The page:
Breastfeeding Rooms Coming To Chicago O'Hare And Midway As Governor Rauner Signs Bill

Breastfeeding rooms in Illinois airports, including Chicago's O'Hare and Midway International, will soon be the law. Governor Bruce Rauner tonight signed legislation requiring all large airports to add breastfeeding rooms by 2017, according to a report from My Fox Chicago. Smaller airports will not be required to add the breastfeeding rooms at this time, but will need to do so when building new terminals or renovating existing ones. Breastfeeding has been a hot topic of late as presidential-hopeful Donald Trump has been facing allegations that he berated a lawyer for wanting to pump breast milk, as previously reported by the Inquisitr.

The bill signing follows a Friday committee vote by the Chicago City Council on a similar proposal. Previously, Chicago aviation commissioner Ginger S. Evans indicated that O'Hare already plans to have three breastfeeding rooms installed by the end of the year, and that O'Hare and Midway each already have one breastfeeding room in place.

As Press of Atlantic City notes, this bill follows U.S. Rep. Tammy Duckworth of Illinois' sponsorship of the Friendly Airports for Mothers Act, a federal act which would require all major airports in the country to provide breastfeeding rooms, and this breastfeeding victory in her home state represents a strong step forward for Rep. Duckworth.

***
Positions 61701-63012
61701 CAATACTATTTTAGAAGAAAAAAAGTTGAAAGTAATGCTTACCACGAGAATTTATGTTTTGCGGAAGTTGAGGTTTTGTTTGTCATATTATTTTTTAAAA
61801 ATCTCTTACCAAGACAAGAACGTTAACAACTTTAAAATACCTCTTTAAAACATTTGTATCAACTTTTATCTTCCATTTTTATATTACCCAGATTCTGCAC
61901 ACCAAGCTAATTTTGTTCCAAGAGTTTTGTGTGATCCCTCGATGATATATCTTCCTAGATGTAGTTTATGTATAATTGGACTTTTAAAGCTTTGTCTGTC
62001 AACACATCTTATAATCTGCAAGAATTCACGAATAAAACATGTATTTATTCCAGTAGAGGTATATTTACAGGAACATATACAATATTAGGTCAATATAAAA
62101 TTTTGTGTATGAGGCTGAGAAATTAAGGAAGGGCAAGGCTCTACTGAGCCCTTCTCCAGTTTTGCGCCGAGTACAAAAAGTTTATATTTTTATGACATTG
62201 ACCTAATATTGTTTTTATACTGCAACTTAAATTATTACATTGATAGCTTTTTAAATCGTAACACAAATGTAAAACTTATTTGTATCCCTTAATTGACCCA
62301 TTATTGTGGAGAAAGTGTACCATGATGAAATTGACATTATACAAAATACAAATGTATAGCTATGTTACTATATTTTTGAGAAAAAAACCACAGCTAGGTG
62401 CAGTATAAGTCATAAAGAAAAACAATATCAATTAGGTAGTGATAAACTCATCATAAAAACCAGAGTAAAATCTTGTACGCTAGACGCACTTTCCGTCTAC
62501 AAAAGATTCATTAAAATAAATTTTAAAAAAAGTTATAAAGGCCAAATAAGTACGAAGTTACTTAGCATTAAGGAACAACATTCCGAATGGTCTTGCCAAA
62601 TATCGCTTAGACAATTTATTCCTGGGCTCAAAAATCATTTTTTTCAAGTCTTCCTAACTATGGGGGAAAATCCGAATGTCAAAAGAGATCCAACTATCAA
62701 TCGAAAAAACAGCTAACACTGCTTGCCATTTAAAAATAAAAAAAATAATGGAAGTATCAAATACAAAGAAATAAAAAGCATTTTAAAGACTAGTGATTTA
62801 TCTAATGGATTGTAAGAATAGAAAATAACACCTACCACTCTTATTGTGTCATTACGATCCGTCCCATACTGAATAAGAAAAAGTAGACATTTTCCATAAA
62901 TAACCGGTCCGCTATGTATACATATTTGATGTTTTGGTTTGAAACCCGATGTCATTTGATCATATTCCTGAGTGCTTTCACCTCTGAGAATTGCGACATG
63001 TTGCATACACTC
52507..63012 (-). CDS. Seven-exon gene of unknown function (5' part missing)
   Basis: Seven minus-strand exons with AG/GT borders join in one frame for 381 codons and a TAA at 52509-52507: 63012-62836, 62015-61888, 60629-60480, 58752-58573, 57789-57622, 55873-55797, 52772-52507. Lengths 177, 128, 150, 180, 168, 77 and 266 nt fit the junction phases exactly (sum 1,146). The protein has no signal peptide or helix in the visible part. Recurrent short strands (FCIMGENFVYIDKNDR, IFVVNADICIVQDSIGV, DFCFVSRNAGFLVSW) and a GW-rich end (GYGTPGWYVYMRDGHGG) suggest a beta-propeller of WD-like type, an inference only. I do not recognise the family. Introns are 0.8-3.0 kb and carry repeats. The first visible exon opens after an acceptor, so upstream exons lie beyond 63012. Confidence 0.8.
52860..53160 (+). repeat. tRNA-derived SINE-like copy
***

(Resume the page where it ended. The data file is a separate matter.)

Two aldermen in Chicago have co-sponsored an ordinance that would require the new breastfeeding rooms to be ready even sooner, no later than January, 2016.

Midway opened its first breastfeeding room on Concourse C in September, and four similar breastfeeding rooms planned for O'Hare are already under construction, said Chicago Department of Aviation spokeswoman Karen Pride. The one-person room at Midway features a lockable door, a leather chair with an adjacent outlet, light music, and a flatscreen TV showing a slideshow of flowers.

A 2014 study published by Breastfeeding Medicine found that while 62 percent of American airports considered themselves "breastfeeding-friendly," only 8 percent offer a space besides a bathroom with outlet, table, and chair for mothers to breastfeed in comfort and privacy; and no matter how clean and fancy the bathroom may or may not be, nobody wants to be relegated there for any reason -- particularly not feeding a child, given questions of sanitation.

Alderman Ed Burke, who co-sponsored the January breastfeeding room ordinance, stated that the rule will make Chicago "the most breastfeeding-friendly city" in the country, and claimed that if all goes well with the airports, the city might try to expand the rule to other public spaces such as train stations, and that he would even consider requiring all large buildings in the city to have such a room available to breastfeeding mothers, much as public bathrooms are currently required by law in most locations.

How do you feel about businesses being required by law to build breastfeeding rooms?

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